ESV Matthew 22:1 And again Jesus aspoke to them in parables, saying, 2 a”The kingdom of heaven may be compared to a king who gave ba wedding feast for his son, 3 and asent his servants1 to call those who were invited to the wedding feast, but they would not come. 4 aAgain he sent other servants, saying, ‘Tell those who are invited, “See, I have prepared my bdinner, cmy oxen and my fat calves have been slaughtered, and everything is ready. Come to the wedding feast.”‘ 5 But athey paid no attention and went off, one to his farm, another to his business, 6 while the rest seized his servants, atreated them shamefully, and bkilled them. 7 The king was angry, and he sent his troops and adestroyed those murderers and burned their city. 8 Then he said to his servants, ‘The wedding feast is ready, but those invited were not aworthy. 9 Go therefore to the main roads and invite to the wedding feast as many as you find.’ 10 And those servants went out into the roads and agathered all whom they found, both bad and good. So the wedding hall was filled with guests. 11 “But when the king came in to look at the guests, he saw there aa man who had no wedding garment. 12 And he said to him, a’Friend, how did you get in here without a wedding garment?’ And he was speechless. 13 Then the king said to the attendants, ‘Bind him hand and foot and acast him into the outer darkness. In that place athere will be weeping and gnashing of teeth.’ 14 For many are acalled, but few are achosen.”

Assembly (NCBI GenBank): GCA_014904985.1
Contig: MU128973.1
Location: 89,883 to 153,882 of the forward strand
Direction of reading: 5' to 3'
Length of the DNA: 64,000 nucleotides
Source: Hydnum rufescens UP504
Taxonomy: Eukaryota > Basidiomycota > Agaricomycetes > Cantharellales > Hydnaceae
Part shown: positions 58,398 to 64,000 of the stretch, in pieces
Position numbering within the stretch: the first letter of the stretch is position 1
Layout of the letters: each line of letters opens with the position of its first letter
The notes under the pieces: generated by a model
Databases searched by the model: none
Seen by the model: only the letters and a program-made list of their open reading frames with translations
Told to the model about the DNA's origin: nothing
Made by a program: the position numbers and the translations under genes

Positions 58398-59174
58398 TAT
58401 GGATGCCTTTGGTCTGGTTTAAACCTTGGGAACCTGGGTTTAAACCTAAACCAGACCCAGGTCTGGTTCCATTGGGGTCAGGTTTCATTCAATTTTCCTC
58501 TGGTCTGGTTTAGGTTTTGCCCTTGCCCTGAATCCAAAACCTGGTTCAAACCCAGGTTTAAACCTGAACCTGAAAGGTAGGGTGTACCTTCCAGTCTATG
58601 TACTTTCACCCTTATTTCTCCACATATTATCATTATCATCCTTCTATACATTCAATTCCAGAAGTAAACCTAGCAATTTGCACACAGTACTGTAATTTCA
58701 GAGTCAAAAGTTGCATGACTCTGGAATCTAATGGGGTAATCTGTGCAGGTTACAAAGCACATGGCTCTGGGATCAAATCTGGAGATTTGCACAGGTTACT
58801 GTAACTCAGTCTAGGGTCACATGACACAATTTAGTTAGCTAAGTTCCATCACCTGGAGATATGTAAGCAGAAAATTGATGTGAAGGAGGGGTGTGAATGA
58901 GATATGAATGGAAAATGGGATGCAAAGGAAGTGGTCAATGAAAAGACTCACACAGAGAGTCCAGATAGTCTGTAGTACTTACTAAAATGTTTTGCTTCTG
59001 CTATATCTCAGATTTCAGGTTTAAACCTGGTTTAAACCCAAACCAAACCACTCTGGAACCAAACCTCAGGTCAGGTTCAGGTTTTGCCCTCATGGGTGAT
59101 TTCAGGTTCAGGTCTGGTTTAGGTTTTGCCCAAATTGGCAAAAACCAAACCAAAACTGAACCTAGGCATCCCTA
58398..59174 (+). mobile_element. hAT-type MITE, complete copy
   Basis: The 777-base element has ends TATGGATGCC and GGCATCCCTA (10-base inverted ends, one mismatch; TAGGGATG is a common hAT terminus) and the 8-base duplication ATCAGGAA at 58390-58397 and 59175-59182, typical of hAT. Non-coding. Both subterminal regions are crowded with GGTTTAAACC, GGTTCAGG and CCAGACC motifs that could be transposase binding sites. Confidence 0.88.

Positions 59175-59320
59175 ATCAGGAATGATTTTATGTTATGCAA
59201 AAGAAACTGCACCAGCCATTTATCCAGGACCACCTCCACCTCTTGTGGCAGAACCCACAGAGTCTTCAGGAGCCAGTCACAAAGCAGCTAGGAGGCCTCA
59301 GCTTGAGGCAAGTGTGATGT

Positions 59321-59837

This is the second of two parables that go together. In the one Jesus told just before this one, he tells us of a king who went off to a far country and left his vineyard in the hands of tenants. But when the king sent his servants to collect the harvest the tenants killed them. So he sent his son, and the tenants killed him also.
But now, immediately after the son was killed in the first parable, we find the son alive and well again in the second parable and getting married. This is no ordinary king and no ordinary Son. This is a son who died and then rose again. A son who got married only after his resurrection from the dead. This is the Son of God who on account of his death and resurrection has made us, that is, the church, his bride. And the king is God, the heavenly Father who sends out invitations to the guests.
And when the king in Jesus’ parable sends out invitations for the wedding of his son, no expense has been spared, and no guests are crossed off the list. This banquet is now ready. The question is are we?
Today many people have adopted the custom of sending out “Save the Date” notices; in the parable too, the king had alerted the guests that the big event was coming. They had received their invitations and were waiting for the date to be set.